VM Junkie

August 31, 2009

Took the VCP410 exam at VMworld

Filed under: vmware — ermac318 @ 10:50 pm

So like most of the rest of the (reasonably mobile and available) virtualization geeks out there I’m at the VMworld conference in San Francisco this week. Monday was partner day (no really interesting announcements today, that’s all stocked up for tomorrow and Wednesday, or so I hear) but what was available were labs and VCP exam taking!

I passed my original VCP3 exam two years ago at VMworld 2007. It’s cheap, and it’s pretty easy to fit the time in when your schedule’s already blocked off because you’re out of town. I passed with a score of 396, required score of 300. Not a bad score… The exam felt easier than the original VCP3 exam, but that may be because of the extra two years of experience.

Those of you scared of the VCP4 exam, just keep track of what’s on the exam blueprint, read the configuration maximums document, and you should be fine.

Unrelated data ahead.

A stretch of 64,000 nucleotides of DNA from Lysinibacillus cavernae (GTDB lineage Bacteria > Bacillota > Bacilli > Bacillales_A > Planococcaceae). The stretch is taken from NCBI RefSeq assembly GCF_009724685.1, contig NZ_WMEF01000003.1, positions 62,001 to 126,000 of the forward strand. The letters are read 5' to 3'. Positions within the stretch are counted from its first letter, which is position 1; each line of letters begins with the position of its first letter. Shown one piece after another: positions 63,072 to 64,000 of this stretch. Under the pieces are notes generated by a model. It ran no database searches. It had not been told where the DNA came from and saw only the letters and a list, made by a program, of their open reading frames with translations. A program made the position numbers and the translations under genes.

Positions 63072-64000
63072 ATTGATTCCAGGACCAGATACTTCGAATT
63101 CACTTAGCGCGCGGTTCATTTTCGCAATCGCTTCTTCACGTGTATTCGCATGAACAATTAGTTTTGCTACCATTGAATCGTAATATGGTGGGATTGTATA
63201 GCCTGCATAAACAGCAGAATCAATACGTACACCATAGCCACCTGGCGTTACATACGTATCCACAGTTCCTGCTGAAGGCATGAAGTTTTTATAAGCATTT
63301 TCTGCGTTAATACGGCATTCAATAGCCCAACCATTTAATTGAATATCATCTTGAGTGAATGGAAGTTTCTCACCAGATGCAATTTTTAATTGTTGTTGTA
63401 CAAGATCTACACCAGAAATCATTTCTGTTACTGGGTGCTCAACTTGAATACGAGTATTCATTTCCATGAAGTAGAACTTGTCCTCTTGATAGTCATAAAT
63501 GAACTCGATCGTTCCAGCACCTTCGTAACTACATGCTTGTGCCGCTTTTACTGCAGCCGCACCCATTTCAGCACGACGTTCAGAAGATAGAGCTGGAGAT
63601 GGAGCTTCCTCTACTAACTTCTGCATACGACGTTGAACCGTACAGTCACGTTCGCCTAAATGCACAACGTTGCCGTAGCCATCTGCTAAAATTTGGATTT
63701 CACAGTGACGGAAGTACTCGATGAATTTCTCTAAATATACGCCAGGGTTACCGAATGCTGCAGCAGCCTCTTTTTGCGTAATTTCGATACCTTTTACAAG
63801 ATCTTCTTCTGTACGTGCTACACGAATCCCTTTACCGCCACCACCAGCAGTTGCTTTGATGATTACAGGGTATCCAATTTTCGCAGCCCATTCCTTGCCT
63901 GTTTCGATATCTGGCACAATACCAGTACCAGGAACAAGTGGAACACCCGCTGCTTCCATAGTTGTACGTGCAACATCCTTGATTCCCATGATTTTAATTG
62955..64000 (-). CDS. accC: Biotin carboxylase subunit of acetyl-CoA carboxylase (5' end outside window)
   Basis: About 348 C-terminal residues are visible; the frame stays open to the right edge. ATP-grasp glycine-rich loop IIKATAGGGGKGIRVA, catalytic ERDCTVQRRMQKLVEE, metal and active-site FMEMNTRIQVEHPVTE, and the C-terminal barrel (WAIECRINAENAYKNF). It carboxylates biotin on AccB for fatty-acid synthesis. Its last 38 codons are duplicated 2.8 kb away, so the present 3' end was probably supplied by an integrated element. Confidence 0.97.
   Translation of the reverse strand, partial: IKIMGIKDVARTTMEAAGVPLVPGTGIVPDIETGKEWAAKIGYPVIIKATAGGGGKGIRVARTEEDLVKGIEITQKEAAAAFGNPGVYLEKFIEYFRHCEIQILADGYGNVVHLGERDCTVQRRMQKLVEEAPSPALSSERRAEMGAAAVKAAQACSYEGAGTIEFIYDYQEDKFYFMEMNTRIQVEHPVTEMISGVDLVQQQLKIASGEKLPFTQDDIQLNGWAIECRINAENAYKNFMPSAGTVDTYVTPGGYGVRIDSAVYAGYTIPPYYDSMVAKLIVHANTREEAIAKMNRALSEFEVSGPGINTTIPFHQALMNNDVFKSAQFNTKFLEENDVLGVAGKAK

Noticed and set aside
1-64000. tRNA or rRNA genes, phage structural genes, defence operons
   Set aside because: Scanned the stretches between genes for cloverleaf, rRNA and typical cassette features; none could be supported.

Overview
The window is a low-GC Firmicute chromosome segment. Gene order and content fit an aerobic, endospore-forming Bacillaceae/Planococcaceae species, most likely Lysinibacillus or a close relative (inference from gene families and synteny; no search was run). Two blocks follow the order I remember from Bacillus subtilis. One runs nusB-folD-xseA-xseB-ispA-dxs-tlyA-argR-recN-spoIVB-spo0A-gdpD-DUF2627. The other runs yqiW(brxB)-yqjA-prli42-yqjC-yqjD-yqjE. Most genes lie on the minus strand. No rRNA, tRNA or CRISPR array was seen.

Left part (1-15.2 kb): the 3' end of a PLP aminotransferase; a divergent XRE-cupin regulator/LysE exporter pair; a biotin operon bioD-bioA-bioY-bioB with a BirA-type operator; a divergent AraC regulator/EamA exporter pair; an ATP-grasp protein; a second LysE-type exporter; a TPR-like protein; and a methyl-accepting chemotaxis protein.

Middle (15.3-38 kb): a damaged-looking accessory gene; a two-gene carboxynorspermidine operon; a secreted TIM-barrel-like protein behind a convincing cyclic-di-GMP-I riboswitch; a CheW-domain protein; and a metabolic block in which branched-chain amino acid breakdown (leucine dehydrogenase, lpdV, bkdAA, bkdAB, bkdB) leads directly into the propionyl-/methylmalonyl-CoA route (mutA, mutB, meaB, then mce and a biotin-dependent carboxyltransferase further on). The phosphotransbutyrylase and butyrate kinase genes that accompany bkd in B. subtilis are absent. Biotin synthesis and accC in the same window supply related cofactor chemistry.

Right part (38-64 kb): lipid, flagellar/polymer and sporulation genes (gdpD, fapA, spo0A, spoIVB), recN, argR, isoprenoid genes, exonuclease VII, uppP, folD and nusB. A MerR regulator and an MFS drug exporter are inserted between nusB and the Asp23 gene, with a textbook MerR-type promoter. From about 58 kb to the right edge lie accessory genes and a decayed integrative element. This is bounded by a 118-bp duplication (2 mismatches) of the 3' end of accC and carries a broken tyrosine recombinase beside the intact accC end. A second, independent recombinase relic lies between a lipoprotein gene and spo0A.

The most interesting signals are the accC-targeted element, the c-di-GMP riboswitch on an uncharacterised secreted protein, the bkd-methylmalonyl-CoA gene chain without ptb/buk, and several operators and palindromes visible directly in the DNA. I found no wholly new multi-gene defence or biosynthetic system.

UPDATE: Eric Sloof confirmed that the maximum score is 500, not 400 like I thought. That means you only need a 60% to pass the exam… that seems very low to me, but i guess that’s how it is. That means I probably missed around 17 questions out of the 85.

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August 20, 2009

Powershell one-liner

Filed under: powershell, vmware — ermac318 @ 10:20 am

One of my favorite blogs as of late has been Arne Fokkema’s ICT-Freak, mostly because he enjoys posting little Powershell snippets that he writes. I find these one-liners are often very educational and often very useful, so I thought I’d start doing the same.

Recently at a customer site we migrated 100+ VMs from old storage to new storage, then upgraded them to vSphere. The customer left a few VMs on the old system however, and they asked for a way to identify them at a glance and how big they were. I cooked up this one-liner to list a bunch of VMs, their datastore, and their size in GB:

Get-VM | Select Name, @{N="Datastore";E={(Get-Datastore -VM $_).Name}}, @{N="VMSizeInGB";E={(get-harddisk -vm $_ | Measure-Object -Property capacityKB -sum).Sum / 1024 / 1024}}

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